Hussain and his wife, Rakhshinda, first met at the radio station, where he was already a celebrated drama artist. One day, Rakhshinda, who participated in discussion programmes and had acted in a few radio plays, was accompanied by her younger sister, an ardent admirer of Hussain’s voice, and wanted to meet him. This brief meeting led to Hussain falling in love with Rakhshinda at first sight, a testament to his romantic spirit.

Some of his remarkable radio plays include Rooh Ka Chakkar, Rahain and Dil e Dard, and many others in the popular Studio Number Nau series, which was introduced in the early sixties and ran for several years. He was frequently paired with Sajida Syed, Humera Naeem, Rehana Siddiqi and her sister Talat Siddiqi.

Hussain was not only an exceptional actor and director; he was also a great conversationalist, fuelled by his love for books. His wife, Dr Rakhshinda Hussain, a retired professor of psychology, recalls his passion for reading and his extensive collection of books in English and Urdu on various subjects, including drama. She shared anecdotes highlighting his uncompromising nature and dedication to his principles. One story involved his departure from the English Department at Karachi University, where he was pursuing a master’s degree. He left it unfinished after a professor discouraged discussing Herbert Read, the renowned English poet, art historian, philosopher and anarchist, simply because the department head disliked Read.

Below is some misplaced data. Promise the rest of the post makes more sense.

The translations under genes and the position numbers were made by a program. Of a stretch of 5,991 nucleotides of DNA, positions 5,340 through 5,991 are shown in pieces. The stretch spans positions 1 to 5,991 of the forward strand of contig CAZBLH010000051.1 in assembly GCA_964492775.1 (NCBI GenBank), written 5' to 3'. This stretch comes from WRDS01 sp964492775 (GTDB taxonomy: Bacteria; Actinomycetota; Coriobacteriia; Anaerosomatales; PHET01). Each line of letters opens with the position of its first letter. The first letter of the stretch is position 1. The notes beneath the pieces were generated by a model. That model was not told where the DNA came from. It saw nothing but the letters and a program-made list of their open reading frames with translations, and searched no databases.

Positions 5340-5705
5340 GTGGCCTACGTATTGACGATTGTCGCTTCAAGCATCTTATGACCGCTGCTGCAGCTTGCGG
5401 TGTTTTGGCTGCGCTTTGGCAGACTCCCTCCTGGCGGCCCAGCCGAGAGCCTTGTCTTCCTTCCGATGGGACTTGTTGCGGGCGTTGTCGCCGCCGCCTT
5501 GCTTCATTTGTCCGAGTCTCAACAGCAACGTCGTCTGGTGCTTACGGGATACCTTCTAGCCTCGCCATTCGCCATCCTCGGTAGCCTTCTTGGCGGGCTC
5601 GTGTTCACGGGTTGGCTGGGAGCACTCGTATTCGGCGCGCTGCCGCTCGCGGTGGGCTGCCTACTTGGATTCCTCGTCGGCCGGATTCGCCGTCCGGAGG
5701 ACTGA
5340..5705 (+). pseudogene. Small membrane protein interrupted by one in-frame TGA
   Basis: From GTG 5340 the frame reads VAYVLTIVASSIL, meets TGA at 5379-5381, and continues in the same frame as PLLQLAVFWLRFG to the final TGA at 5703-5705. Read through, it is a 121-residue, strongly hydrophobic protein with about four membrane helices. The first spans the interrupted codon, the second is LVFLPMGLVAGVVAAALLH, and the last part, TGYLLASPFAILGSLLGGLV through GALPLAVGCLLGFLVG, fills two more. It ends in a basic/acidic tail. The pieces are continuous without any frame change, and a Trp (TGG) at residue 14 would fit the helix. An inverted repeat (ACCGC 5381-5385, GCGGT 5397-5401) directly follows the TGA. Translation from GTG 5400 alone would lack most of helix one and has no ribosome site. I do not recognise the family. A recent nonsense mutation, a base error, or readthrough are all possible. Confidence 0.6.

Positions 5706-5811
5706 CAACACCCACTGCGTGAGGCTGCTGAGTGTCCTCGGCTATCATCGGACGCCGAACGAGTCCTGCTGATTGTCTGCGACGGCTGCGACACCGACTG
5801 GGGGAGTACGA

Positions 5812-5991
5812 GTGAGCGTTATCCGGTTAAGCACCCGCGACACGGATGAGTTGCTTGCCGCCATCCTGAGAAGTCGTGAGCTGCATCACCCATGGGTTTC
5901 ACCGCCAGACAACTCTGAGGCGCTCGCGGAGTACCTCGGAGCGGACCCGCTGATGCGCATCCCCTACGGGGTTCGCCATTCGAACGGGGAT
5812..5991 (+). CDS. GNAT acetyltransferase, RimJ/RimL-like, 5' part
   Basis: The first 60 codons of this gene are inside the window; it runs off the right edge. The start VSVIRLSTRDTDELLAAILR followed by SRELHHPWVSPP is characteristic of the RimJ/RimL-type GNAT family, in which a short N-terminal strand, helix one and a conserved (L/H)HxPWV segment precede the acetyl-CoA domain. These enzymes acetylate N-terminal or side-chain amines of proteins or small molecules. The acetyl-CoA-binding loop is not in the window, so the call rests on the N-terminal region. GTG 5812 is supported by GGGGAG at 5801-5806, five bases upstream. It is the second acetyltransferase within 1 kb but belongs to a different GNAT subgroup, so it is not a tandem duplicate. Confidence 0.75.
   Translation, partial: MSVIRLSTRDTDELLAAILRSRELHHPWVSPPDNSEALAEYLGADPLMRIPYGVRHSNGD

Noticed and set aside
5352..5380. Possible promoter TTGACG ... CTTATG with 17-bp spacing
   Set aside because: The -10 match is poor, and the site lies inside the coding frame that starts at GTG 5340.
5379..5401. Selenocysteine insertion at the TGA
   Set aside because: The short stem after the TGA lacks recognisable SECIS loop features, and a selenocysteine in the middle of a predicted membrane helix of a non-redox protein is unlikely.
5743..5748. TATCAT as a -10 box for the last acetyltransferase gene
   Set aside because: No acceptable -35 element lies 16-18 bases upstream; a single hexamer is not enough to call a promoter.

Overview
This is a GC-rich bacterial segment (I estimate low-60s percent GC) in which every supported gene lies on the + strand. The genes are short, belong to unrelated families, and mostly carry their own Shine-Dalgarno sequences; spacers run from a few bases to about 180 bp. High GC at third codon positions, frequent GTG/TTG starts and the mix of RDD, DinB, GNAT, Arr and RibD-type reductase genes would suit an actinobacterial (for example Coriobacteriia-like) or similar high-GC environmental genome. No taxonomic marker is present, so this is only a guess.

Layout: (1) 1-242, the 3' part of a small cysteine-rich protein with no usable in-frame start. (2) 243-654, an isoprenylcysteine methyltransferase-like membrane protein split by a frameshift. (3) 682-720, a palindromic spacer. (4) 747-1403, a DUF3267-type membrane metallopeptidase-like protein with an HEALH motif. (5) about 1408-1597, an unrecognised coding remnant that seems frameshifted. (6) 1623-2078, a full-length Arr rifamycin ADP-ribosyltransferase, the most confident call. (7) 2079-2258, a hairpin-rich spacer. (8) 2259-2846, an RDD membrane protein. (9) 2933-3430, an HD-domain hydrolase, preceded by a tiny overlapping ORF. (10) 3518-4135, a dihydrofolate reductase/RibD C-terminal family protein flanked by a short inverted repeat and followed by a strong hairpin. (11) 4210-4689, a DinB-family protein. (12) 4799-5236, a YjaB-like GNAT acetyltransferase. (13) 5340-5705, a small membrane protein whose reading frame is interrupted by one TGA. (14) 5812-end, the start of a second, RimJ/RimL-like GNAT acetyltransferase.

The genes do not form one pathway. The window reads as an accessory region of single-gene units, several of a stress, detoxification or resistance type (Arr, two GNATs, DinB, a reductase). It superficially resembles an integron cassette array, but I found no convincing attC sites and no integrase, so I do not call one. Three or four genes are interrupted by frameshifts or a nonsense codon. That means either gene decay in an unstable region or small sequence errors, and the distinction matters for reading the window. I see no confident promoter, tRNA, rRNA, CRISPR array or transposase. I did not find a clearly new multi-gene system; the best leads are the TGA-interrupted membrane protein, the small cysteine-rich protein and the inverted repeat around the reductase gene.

He also performed on stage at the Theosophical Hall, which still exists opposite the old Radio Pakistan building on MA Jinnah Road, but more of his stage plays were performed at the Hormusji Katrak Hall, located behind Empress Market. In the play Khalid Ki Khala, which he also directed, he wore a gharara! He acted in Rakhwala, Chandwali Haveli and several other stage plays that were much appreciated. Unfortunately, Katrak Hall is no more. I too have fond memories of performing on both stages during my school and college days. 

After marrying Rakhshinda in 1972, he decided to further his education and moved to London, where he was admitted to the Royal Academy of Dramatic Arts. However, he soon realised that the sudden increase in fees and the restriction on working while studying made it unaffordable. Consequently, he transferred to the London Academy of Music and Dramatic Arts (LAMDA), where, at the end of two years, he earned a silver medal, followed by a gold for other short courses. During this time, he began securing programmes on the BBC and later performed at the West End in numerous plays.